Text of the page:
Monday of each month. Full Amnesty Days when other items, including yard
trash, will be accepted FREE are on Wednesday of each month's third full
week: April 21, May 19.
Wednesday, April 28-Panhandle Poets and Writers meet, 7 p.m.. Episcopal
Church in Carrabelle Area writers welcome. 697-8358.
Thursday, April 29-Friends of Franklin County Public Library, Carrabelle
Library Branch, 7:30 p.m.
Saturday, May 15-Mitchell Aquaculture Demonstration Farm. Blountstown.
All-day introductory workshop on Aquaculture, sponsored by the Tri-Staty '
Aquaculture Committee. This event will cover a variety of topics relevant to
aquaculture and aquaculturists, from the tri-state area including: fish spe-
cies overview, production systems and infrastructure, marketing, economics.
water quality, fish health, nutrition and feeding, information sources, and
regulations for Florida, Georgia,. and Alabama. Registration on first-come.
first-served basis. Payment must be received no later than April 23, and no
registrations will be taken at the door. Lunch and refreshments will be pro-
vided. Cost is $30 per person for the entire event. Call for more information or
a registration form, Debbie Britt at 850-674-3184.



Captain Tim wishes everyone a happy Easter!

I All U Can Eat Daily (11 to 2) Lunch Buffyet-
(except Saturdays)
*Thursday enjoy our steak specials
*Enjoy our All U Can Eat specials anytime

Popcorn shrimp, Crab Claws, Oysters, Catfish, Mullet, Frog Legs, U-Peel Shrimp, Fried or Grilled Quail

1 Offer expires April 25, 1999 *
U** Enjoy our great homemade pies **

(850) 697-8360 at the Carrabelle Bridge We appreciate your business
m-I- imm-i I mm-- --------I- mmmm------ i

Page 4 2 April 1999



Some Hope To Solve The Alligator Point Road Problem

. iMormons

Helping People

In Need

By Tom Campbell

- "',


=--.,i_ m !t ',... V ,.' liR
Ray Pringle (right) talks with a bystander about the net
Wakulla Fishermen Picket

Russell Nelson Speech at

Sierra Club.

A Report and Commentary by Tom W. Hoffer
Led by Ray Pringle and Ronald Crum, a handful of Wakulla fisher-
men picketed the Leon County Public Library last week, site of a Si-
erra Club meeting featuring an appearance by Dr. Russell Nelson,
Executive Director of the Marine Fisheries Commission on Monday
evening, March 22nd.
Pringle and Crum complained that the local chapter of the Sierra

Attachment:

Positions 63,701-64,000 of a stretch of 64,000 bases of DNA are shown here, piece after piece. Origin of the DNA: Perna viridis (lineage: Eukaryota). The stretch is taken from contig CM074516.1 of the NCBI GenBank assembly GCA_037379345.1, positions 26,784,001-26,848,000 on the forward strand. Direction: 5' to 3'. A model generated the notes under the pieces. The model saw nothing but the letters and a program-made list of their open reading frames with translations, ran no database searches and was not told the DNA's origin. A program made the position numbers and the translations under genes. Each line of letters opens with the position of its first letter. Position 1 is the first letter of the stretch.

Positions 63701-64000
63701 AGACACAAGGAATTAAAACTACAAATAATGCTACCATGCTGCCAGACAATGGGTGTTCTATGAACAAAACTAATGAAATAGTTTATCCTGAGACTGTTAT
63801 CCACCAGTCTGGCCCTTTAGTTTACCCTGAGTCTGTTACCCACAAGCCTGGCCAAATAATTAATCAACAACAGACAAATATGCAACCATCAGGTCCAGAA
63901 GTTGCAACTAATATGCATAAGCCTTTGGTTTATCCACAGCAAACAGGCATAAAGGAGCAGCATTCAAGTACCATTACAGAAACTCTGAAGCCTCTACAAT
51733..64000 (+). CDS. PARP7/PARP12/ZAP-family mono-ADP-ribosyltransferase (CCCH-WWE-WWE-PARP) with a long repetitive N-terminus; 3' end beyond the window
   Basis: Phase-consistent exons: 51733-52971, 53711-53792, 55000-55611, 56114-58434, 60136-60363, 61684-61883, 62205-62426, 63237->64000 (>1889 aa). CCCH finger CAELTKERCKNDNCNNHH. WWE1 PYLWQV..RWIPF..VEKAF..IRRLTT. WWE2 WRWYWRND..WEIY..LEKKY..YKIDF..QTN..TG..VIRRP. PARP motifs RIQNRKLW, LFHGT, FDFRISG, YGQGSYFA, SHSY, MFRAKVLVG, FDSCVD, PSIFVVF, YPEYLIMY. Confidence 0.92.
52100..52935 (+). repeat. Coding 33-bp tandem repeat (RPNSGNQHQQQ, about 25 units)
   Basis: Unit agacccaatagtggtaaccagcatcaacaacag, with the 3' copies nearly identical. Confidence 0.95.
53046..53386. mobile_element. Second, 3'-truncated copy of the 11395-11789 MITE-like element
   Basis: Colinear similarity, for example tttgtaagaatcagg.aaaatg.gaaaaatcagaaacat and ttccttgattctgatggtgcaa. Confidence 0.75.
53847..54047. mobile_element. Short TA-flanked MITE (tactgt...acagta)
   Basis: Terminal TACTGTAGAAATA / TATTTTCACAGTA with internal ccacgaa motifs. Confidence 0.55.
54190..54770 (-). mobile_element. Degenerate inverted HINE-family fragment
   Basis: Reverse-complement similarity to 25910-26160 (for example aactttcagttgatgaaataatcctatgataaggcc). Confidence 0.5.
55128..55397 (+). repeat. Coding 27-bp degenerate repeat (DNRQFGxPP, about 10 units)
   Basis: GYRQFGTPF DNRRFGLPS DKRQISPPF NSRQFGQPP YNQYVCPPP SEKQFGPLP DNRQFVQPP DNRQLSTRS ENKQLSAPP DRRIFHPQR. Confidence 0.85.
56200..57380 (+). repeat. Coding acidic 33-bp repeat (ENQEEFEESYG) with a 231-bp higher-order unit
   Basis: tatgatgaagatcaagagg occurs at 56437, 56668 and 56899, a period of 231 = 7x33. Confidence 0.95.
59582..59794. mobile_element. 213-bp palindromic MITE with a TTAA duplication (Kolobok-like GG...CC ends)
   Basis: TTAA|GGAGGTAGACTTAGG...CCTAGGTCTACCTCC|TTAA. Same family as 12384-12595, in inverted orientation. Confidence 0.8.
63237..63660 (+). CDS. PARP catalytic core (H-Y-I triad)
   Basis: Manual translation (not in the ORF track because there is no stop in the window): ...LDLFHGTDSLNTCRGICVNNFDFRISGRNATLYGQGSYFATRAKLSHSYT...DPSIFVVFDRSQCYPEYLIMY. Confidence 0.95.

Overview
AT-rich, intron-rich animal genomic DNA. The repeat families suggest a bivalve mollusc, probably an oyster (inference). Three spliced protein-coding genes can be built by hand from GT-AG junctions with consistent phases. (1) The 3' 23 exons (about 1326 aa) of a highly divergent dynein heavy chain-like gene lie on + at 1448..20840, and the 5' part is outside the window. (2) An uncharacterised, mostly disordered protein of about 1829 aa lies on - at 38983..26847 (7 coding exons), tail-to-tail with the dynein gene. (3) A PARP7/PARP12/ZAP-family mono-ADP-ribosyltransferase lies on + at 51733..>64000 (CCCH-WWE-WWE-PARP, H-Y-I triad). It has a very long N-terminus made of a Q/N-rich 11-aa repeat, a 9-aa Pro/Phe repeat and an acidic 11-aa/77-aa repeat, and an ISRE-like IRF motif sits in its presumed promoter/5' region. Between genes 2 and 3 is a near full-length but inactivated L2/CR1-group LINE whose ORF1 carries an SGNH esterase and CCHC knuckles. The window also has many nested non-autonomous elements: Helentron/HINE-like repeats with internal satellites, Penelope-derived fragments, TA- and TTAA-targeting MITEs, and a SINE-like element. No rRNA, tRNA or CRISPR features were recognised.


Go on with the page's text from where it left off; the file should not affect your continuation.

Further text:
Club misrepresented the "net limitation" amendment to the Florida
Constitution as a "net ban." Their view, and that of many judges who
have already heard some of the litigation was that the Constitutional
Amendment so heavily promoted throughout this area 1994 through
1996 amounted to a limitation on the use of nets in commercial fish-
ing, not a complete prohibition on the use of nets. The Club acknowl-
edged the complaint and offered Crum an opportunity to address the
Mr. Crum explained the impact of the limitation on the commercial
fishing industries but stated that the fishermen could live with that.
He did not get into a discussion of pending litigation regarding legal
challenges to the MFC rules, nor the questions concerning the seabase
line, nor the "use test" in a Franklin County case. Dr. Nelson followed
Crum's remarks with a detailed historical review of the State of Florida
regulation, and the management of the fisheries beginning at the turn
of the century to the present time.
Given the presentations by both gentlemen, it was obvious to this
listener that the Florida public lost significant perspective on the net
limitation issues without such forums provided by, in this instance,
the Sierra Club. Among many misunderstandings, rumors, false in-
formation and speculations that have been pumped into the media
marketplace since the 1994 vote was taken on the net limitation is-
sues, a few widely televised debates covering these matters more fully
would have provided a far better understanding of the issues prior to
the vote, and the subsequent litigations that have followed. The me-
dia are.largely responsible for much of the disinformation and public
confusion on these issues since little all-inclusive and systematic
coverage had been given to this subject and its constituent parts.
These have been complex, legal, issues largely ignored by local media
in particular, except occasional legal decisions accompanied
with uninformative 30-second sound bites.
The absehi~ bf'etensive-ld'ctlpublic TV and radio coverage on these
issues has been particularly notable, given the "backyard" location of
these problems facing the Florida seafood issues. Public rhedia ap-
parently aim their coverage of community problems using nationally
originated, satellite-fed programs that have little to do with
important issues facing the Florida seafood industries, major elements
in the Florida economy.
Nationally produced programs such as NOVA, or the AMERICAN
EXPERIENCE have their place. But the absence of locally responsive
programs addressing important subjects in our "backyard" is far too
obvious as these issues build to higher tensions and frustrations
among the affected parties. The conditions of maintaining licenses to
serve the public interest, convenience and necessity are still bedrock
requirements for broadcasters in any given area, yet the public me-
dia, like the commercial outlets, sound and look the same as one
goes from market to market. Cost considerations are a factor, but
certainly not an excuse for failing to serve the public in areas as
important as the Florida seafood industries.
In the earlier eras of public radio and TV, when portapack videos and